July 18, 2016, © Leeham Co.: It wasn’t the dominating headline out of the Farnborough Air Show that Airbus would have preferred: a dramatic production rate cut for the slow-selling A380 from 20/yr to 12/yr from 2018.
A leak to the Paris newspaper La Tribune last Tuesday evening forced Airbus to announce the rate cut minutes later, ahead of prepping its employee work force. It was also ahead of an investors analyst breakfast meeting the following day in London. The event’s headlines would have been Tuesday’s unexpectedly strong number of Airbus orders after a dismal Monday for Airbus and Boeing. Instead, the rate cut dominated analysts’ thinking ahead of the breakfast.
Airbus stock closed at 52.53 Euros on the Paris stock exchange Tuesday before La Tribune’s story posted at 7pm. The stock was essentially flat the next day upon opening.
A rate cut to 12/yr was inevitable. We predicted it in our annual forecast in January, though we saw the cut to this level coming in 2020, not 2018. (We also then predicted Boeing would trim the 747-8 rate to 6/yr, in 2018, instead of this year.)
Airbus previously cut the rate from 30/yr to 25/yr. Officials still believe that global airport congestion will eventually require the A380—essentially, the market will catch up to the airplane, which they now concede came at least a decade too soon.
This is a matter of debate. Some believe the A380 is already dead; it just hasn’t been buried yet. This is a position I’ve taken on the Boeing 747-8 for some time. Boeing no longer talks about the 747-8I’s future; it’s all about the 747-8F. I remain skeptical about even this model, but in an interview last week with Randy Tinseth, Boeing VP of Marketing, he explains why Boeing still believes in the 747-8F.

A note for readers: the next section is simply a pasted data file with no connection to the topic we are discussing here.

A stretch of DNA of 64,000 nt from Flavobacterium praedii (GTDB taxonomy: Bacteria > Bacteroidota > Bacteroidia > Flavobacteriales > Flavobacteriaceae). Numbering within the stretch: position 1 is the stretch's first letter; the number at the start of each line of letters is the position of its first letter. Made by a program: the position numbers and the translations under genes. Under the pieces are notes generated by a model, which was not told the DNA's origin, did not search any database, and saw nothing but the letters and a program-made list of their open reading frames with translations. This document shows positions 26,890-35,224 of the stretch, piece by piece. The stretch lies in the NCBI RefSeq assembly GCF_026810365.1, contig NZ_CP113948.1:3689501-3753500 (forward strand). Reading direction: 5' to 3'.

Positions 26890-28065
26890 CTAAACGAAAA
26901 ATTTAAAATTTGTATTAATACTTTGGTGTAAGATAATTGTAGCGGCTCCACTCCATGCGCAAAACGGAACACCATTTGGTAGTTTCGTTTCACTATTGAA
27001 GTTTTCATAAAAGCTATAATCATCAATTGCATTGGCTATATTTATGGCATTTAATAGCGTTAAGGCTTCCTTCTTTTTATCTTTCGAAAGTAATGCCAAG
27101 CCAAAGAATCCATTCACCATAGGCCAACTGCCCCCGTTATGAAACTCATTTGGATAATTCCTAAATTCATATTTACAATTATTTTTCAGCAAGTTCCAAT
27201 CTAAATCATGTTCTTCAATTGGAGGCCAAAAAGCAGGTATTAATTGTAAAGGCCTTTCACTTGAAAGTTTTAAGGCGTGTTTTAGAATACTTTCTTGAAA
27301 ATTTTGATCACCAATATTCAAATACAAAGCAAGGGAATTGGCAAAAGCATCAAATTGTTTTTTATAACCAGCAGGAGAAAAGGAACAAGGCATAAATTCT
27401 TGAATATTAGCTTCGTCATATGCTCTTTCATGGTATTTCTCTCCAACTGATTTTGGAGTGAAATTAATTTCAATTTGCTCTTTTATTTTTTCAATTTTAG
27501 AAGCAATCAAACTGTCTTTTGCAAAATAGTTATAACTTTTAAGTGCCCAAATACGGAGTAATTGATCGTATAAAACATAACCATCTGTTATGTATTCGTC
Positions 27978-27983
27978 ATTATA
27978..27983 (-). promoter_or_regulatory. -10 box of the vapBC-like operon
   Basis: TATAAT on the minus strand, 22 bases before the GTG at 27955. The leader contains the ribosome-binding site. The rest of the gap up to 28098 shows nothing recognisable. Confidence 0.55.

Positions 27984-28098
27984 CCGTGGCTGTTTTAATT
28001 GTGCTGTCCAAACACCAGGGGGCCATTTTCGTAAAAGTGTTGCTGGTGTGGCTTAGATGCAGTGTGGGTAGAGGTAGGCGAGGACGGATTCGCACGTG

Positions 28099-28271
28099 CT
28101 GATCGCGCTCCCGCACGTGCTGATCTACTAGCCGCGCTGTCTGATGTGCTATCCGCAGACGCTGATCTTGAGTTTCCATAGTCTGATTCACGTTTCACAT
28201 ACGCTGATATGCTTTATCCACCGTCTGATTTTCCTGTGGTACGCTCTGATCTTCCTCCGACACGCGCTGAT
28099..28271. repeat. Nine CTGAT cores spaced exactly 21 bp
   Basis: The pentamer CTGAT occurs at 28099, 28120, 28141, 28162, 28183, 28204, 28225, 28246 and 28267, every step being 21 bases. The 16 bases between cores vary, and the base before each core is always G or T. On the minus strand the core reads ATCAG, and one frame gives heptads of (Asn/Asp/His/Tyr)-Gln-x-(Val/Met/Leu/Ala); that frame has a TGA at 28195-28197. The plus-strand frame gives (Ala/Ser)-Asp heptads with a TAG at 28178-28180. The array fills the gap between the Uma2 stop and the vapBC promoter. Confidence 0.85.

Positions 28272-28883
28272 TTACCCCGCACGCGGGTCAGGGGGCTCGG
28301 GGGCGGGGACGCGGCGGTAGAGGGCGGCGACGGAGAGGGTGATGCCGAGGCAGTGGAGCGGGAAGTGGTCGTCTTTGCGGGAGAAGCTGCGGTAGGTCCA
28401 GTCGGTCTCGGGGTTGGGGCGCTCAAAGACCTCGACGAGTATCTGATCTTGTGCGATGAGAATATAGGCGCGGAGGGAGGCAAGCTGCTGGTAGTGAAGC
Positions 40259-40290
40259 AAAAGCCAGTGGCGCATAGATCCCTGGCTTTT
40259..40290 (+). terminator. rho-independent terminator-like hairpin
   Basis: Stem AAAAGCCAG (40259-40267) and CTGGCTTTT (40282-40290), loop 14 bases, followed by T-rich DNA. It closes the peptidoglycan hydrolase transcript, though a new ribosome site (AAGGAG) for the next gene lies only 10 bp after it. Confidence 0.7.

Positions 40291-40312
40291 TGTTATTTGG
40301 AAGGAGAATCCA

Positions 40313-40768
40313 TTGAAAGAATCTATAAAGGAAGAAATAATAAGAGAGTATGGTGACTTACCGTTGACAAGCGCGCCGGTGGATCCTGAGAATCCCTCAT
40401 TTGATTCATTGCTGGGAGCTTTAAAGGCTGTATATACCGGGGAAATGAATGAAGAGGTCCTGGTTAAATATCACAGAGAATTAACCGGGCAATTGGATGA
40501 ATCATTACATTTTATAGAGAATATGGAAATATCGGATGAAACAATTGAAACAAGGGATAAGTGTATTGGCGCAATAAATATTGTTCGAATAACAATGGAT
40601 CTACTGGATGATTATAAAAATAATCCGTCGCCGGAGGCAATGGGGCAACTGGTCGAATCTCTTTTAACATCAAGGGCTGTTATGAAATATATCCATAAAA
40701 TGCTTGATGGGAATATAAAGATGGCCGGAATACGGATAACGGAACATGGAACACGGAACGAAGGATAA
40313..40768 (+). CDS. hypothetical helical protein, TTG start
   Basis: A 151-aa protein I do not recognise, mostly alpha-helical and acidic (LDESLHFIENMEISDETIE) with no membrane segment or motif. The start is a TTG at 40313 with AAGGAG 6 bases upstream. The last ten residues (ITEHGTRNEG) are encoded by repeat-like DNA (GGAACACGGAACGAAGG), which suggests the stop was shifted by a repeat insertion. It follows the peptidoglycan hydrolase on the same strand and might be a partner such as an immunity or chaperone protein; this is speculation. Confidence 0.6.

Boeing’s development of the 777-9 already threatens the A380. Based on our analysis, seat mile costs are about the same and trip mile costs for the smaller, twin-engined aircraft are better, as you would expect. The potential development of the 777-10, a 450 seat aircraft, would put further pressure on the A380.
If Airbus can bring break-even on the A380 production costs down from 20/yr to 12/yr by 2018—a tall order, to be sure—this can buy time for Airbus to see if the market demand indeed will catch up to the plane. It will also give Airbus time to determine whether adapting the A380 to a re-engined NEO will find a business case.
Airbus has no choice, really, if it wants to stick with the A380 for the long term. The economics of this design, which is already about 20 years old, will be sorely dated by the time the 777-9 enters service in 2020, followed in a few years by the 777-10 if this derivative proceeds.
Airbus also has little choice but to keep the A380 if it’s going to play at the very top end of the market to compete with Boeing. The A350-1000 tops out at about 369 passengers. This is about 35 fewer than the 777-9 and 80 fewer than the 777-10. Airbus knows it can add a 400-seat A350-2000 to its line-up but so far is hesitant. There have been few sales of the 777X since program launch and Airbus isn’t convinced yet the business case for the -2000 is there.
There’s also the not-so-little matter that the -2000 could cannibalize some A380 sales. But better to cannibalize your own product than to cede market share to your competitor.
It’s unclear when Airbus will make a decision on the A350-2000. Boeing hasn’t set a timeline for a decision on the 777-10. There’s a little bit of a Mexican stand-off going on: each is waiting to see what the other will do first.
Airbus, making the correct and necessary decision to cut rates on the A380, is likely to have to be the one to blink first on the issue of the A350-2000 vs the 777-10.
It’s quite the conundrum.